Centaur

n. One of a race of persons who lived before the division of labor had been carried to such a pitch of differentiation, and who followed the primitive economic maxim, "Every man his own horse." The best of the lot was Chiron, who to the wisdom and virtues of the horse added the fleetness of man. The scripture story of the head of John the Baptist on a charger shows that pagan myths have somewhat sophisticated sacred history.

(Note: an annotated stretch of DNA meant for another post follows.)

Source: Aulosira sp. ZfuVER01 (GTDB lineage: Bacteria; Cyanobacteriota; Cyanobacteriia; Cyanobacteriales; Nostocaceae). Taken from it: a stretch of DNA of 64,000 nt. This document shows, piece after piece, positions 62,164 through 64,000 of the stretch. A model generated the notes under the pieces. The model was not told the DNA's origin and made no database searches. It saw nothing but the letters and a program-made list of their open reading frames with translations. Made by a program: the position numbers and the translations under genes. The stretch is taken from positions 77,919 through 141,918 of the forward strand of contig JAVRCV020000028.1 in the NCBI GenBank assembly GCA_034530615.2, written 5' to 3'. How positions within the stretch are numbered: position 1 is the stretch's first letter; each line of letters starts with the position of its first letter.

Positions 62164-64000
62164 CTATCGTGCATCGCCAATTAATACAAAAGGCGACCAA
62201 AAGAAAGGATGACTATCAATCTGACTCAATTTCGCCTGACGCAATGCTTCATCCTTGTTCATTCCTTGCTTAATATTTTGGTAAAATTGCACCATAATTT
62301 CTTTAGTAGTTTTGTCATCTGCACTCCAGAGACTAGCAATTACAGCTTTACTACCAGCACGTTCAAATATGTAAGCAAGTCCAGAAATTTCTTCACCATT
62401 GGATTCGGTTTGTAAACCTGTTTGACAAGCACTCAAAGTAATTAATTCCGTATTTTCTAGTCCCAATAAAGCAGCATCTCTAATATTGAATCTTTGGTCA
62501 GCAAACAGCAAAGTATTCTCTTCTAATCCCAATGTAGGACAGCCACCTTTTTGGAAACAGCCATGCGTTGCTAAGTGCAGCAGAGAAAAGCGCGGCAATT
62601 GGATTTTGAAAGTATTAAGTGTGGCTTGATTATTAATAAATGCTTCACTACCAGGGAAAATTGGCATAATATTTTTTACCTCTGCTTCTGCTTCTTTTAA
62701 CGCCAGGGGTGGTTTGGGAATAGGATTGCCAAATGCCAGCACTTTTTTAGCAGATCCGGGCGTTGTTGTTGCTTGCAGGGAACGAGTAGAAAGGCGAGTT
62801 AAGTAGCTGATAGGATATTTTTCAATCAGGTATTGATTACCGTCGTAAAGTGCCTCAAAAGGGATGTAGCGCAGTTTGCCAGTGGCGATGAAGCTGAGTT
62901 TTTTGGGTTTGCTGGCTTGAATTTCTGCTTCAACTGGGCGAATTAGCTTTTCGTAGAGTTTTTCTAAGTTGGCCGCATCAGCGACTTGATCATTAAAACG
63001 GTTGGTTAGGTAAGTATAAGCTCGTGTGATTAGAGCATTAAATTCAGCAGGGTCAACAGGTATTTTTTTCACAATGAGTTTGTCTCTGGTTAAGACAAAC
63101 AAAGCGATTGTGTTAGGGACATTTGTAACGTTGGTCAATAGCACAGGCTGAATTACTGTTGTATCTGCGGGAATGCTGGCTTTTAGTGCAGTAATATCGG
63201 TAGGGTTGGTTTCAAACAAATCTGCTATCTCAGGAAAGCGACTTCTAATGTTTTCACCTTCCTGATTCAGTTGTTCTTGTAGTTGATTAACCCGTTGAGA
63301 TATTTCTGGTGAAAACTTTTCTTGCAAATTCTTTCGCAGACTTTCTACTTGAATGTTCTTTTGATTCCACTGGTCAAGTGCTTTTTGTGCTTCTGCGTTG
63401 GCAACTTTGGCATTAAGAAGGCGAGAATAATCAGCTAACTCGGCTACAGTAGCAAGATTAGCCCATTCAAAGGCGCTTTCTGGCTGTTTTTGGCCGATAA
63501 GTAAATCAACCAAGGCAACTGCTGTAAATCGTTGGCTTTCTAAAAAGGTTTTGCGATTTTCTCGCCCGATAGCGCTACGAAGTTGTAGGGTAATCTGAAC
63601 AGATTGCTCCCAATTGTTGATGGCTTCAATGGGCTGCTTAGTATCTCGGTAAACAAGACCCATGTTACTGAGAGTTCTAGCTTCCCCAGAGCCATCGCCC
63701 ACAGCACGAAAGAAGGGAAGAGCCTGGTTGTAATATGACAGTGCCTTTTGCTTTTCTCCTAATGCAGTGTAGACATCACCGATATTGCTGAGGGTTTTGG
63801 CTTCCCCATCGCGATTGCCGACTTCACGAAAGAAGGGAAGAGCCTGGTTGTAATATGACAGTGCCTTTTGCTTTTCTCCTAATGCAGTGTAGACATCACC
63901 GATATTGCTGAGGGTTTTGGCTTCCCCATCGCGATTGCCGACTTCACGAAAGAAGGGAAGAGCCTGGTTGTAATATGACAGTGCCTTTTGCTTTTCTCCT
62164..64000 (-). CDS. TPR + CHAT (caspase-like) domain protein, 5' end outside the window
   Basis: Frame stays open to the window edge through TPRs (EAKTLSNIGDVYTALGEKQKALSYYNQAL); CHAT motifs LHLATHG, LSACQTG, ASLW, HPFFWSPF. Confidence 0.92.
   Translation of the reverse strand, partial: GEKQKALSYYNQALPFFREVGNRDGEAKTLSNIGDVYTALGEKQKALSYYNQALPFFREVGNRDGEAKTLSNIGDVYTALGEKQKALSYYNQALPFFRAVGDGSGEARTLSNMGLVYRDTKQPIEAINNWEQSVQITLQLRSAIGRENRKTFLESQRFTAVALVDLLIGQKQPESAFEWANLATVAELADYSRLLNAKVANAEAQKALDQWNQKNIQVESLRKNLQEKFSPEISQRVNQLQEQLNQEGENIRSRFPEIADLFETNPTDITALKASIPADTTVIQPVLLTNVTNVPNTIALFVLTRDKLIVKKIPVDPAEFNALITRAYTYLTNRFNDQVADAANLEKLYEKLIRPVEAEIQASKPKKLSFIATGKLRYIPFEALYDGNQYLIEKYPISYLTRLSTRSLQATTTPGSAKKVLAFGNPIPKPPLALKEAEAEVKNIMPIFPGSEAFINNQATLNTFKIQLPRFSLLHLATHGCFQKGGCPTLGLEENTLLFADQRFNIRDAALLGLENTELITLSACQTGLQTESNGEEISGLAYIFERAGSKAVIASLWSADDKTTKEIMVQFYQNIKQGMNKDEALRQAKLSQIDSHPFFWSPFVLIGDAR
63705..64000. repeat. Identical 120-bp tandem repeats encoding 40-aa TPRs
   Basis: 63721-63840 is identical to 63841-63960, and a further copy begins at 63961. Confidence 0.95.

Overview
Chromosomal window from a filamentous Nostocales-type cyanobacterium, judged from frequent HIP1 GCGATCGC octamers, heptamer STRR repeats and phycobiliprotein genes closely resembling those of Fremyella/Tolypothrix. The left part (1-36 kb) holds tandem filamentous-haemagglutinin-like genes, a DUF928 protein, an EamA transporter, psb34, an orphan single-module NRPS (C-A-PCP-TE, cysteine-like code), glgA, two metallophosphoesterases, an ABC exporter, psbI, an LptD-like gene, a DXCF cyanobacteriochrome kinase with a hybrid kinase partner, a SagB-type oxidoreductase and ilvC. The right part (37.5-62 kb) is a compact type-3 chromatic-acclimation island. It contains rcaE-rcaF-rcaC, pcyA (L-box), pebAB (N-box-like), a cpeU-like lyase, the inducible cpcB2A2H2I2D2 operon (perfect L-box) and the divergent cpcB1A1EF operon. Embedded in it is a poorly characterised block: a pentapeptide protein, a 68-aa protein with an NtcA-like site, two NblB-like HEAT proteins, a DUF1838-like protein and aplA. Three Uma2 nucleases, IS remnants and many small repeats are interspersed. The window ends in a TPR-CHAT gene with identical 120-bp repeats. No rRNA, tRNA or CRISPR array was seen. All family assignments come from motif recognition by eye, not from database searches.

The Centaurs, who probably symbolise mountain torrents or other forces of nature, appear (mostly on early vases) in combat with Herakles, either in troops or in single combat, as in the stories of Nessos, Dexamenos, and Eurytion; or, again, in the scenes so often celebrated in the sculptured friezes and metopes of Greek temples, where they contend with Theseus and Peirithoös, or with the Thessalian Lapiths. Among the latter a common episode is the death of Kaineus, whom the Centaurs buried in the earth, showering rocks upon him. In a more peaceful aspect appear the aged Centaurs, Pholos and Cheiron, especially in the stories of Herakles and Achilles, both of whom are brought to the latter for their youthful education. As the friend of Peleus Cheiron often assists at his capture of Thetis. Centaurs, especially Pholos, are sometimes represented returning from the chase, or as single decorative figures; in one case they fight with cocks. Nike in one or two instances is drawn in her chariot by male or female Centaurs; and, finally, representations of youthful Centaurs are found, though usually they are middle-aged.